UK Books - November 2004
by John Berlyne
Review by John Berlyne
SFRevu Column ISBN/ITEM#: 0411UK
Date: November 15, 2004 / Show Official Info /
I wonder if anyone has ever done a study of why some books take longer to read than others, regardless of their relative lengths. I began the autumn reading Susannah Clarke?s monstrously huge Jonathan Strange & Mr Norell ? 800 odd pages of historical fantasy complete with footnotes ? and was through it in a matter of days. Following that with China Mieville?s Iron Council, a book just over half the size of the Clarke, but which took me more than twice the time to get through. Don?t misunderstand me ? it was a no less pleasurable or interesting reading experience, but it took so much longer and I cannot fathom why. My guess is that it is a stylistic thing ? Mieville?s prose is layered with meaning and comment. Much is happening beneath its surface and the sheer force of his imagination perhaps forces the reader to digest his words at a slower pace in order to extract their fullest expression. But then, the Clarke novel is no less detailed, no less elegant in the writing and no less substantial ? but it was an easier read! I?ve just finished up a proof of the new Andy Secombe novel ? The Last House in the Galaxy ? due out from Tor UK next May. That one was hugely enjoyable, but I whipped through it in no time at all! Go figure! The great thing is that all three books, all by British writers, are wonderful examples of the fountain of genre talent there is over here ? regardless of size, style, content or the time it takes to get through them.
October was a good month for genre releases here in the UK, with some long awaited releases hitting the bookstore shelves. Orbit released The Algebraist, a new science fiction novel by Iain M. Banks ? a writer with an impeccable pedigree both in SF and the mainstream ? and one whose work has been hugely important over the years in shaping my own reading tastes. As ever Banks does not disappoint (check out my review in our previous issue and I was lucky enough to catch the author in Manchester during his promotional tour. Banks is as much a gifted speaker and performer as he is a writer. The Algebraist is a hard cover priced at ?17.99. The other headline Orbit title is the latest in Laurell K. Hamilton?s hit Anita Blake Vampire Hunter series ? Incubus Dreams receives its UK first edition as a trade paperback priced at ?10.99. In the same vein (pun only slightly intended!), Orbit launch the novels of Tanya Huff over here. Her Blood novels will appeal to Hamilton fans and Orbit issue the first title, Blood Price, as a paperback original priced at ?6.99. Further series titles will follow in subsequent months. Other October Orbit titles (alliteration only slightly intended!) are Dragonmaster: The Last Battle, the third in Chris Bunch?s popular series (trade paperback, ?10.99); Alchymist, the third in Iain Irvine?s massive Well of Echoes fantasy saga (mass market paperback, ?7.99) ? incidentally, the concluding volume to this series, Chimaera, is due in December; and finally there is another, yes another!, Tom Holt omnibus. Fishy Wishes contains the Holt novels Wish You Were Here and Djinn Rummy and is a trade paperback priced at ?8.99.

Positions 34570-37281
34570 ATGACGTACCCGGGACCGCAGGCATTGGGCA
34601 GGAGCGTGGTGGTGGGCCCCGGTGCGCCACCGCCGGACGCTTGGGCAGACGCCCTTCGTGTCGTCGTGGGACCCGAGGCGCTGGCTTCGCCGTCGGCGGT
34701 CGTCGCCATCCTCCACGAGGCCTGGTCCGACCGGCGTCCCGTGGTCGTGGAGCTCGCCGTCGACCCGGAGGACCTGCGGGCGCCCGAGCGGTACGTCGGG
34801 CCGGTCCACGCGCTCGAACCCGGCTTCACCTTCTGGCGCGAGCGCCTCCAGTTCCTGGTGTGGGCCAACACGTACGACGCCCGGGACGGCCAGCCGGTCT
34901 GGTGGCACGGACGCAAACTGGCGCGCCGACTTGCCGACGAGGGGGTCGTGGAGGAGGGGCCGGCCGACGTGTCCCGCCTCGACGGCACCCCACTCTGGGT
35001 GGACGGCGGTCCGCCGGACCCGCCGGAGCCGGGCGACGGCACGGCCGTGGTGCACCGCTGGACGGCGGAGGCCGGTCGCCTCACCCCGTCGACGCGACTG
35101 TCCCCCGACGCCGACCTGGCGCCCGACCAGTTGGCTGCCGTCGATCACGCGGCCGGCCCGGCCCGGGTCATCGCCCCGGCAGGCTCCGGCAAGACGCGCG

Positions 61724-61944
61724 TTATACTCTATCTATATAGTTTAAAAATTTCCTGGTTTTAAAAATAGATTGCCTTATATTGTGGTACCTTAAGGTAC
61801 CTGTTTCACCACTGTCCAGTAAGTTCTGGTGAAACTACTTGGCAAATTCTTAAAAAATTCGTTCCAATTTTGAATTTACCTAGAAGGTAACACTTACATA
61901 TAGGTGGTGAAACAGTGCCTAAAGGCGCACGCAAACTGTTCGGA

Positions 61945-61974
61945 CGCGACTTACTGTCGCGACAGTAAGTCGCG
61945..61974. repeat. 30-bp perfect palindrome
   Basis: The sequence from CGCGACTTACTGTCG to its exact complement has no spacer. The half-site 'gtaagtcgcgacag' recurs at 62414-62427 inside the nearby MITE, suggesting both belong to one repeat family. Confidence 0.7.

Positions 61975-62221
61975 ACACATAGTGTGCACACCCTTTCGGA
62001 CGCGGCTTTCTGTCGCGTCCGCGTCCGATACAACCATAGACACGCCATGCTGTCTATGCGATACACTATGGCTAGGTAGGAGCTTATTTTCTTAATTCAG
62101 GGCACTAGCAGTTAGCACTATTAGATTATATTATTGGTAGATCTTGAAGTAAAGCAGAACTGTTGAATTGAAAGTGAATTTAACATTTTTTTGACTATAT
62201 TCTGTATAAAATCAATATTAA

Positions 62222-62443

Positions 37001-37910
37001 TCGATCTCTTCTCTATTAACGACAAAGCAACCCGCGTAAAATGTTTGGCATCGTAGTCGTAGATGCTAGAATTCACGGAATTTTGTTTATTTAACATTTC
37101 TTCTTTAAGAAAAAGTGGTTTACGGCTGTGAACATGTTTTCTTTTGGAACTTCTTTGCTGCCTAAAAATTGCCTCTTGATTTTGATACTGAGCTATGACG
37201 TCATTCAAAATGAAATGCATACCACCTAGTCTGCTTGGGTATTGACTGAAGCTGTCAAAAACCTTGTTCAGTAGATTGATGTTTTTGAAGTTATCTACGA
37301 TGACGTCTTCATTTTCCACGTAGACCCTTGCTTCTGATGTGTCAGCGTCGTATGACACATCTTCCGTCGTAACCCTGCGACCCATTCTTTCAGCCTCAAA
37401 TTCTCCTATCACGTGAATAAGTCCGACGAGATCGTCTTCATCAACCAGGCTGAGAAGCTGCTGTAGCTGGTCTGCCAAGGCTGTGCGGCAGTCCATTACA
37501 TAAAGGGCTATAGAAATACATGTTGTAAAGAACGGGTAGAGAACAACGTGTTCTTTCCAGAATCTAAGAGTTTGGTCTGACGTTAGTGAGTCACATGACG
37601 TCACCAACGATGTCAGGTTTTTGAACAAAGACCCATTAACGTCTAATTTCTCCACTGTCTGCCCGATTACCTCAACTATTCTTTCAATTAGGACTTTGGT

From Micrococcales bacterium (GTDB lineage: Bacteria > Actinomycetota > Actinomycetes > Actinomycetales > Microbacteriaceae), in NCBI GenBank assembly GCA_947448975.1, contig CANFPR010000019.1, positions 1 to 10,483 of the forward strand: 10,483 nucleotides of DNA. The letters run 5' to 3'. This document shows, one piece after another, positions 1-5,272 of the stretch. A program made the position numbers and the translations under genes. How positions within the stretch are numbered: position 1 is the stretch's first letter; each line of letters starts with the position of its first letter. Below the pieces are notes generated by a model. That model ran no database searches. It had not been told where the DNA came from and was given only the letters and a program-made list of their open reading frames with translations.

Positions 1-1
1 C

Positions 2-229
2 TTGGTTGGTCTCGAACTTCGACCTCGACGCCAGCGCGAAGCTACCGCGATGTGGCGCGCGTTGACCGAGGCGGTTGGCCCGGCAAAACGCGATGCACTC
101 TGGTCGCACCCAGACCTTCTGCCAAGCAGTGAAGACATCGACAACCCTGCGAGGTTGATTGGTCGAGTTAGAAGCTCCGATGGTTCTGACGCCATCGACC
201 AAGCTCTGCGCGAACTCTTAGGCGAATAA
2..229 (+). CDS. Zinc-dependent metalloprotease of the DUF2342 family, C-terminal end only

Bantam have two titles on their October list. Northern Irish author Paul Kearney?s The Mark of Ran is the first in a new series entitled The Sea Beggars. This is a trade paperback release priced at ?10.99 and do check out my review in last months issue. Also released is the mass market edition of Sunshine by Robin McKinley, a novel warmly received by both critics and readers alike when it was first released a year or so ago. Find out what our own Antony Wagman thought of it in his review in this issue. Sunshine is priced at ?6.99. Transworld?s Doubleday imprint releases Terry Pratchett?s umpteenth Discworld novel, Going Postal. This is a hardcover priced at ?17.99 and was reviewed by Drew Bittner back in our September issue.
William Heinemann release the final volume in Neal Stephenson?s extraordinary Baroque Cycle. The System of the World fittingly concludes this quite stunning and epic work and is released in hardcover, priced ?17.99, ISBN. Be sure to read my review of the first volume Quicksilver .
HarperCollins / Voyager release Abarat: Days of Magic, Nights of War by Clive Barker. This, the second of Barker?s Abarat novels aimed at the young adult market, is a beautifully produced piece and features full colour, glossy illustrations throughout by the author. It is a hard cover edition priced at ?20.00. Ironcrown Moon is the second title in Julian May?s Boreal Moon trilogy and is released in hardcover priced at ?18.99. Read Rafe Conn?s fascinating review of this title here and see how he feels it measures up to the first novel of the series, Conqueror?s Moon, which he reviewed last issue. Voyager also release the mass market edition of Terry Goodkind?s Naked Empire, priced at ?7.99.
From Hodder & Stoughton comes Settling Accounts: Return Engagements ? a treat for the many fans of Harry Turtledove?s superb alterative history novels. This is a very smart hard cover release priced at ?18.99.
UK issue the UK edition of Greg Keyes? long awaited novel, The Charnel Prince ? sequel to The Briar King and the second in his Kingdoms ohorn and Bone series. This is a hard cover edition priced at ?17.99. Keyes? A Calculus of Angels, the second in his acclaimed Age of Unreason sequence is issued in mass market paperback, priced at ?7.99.
More next month.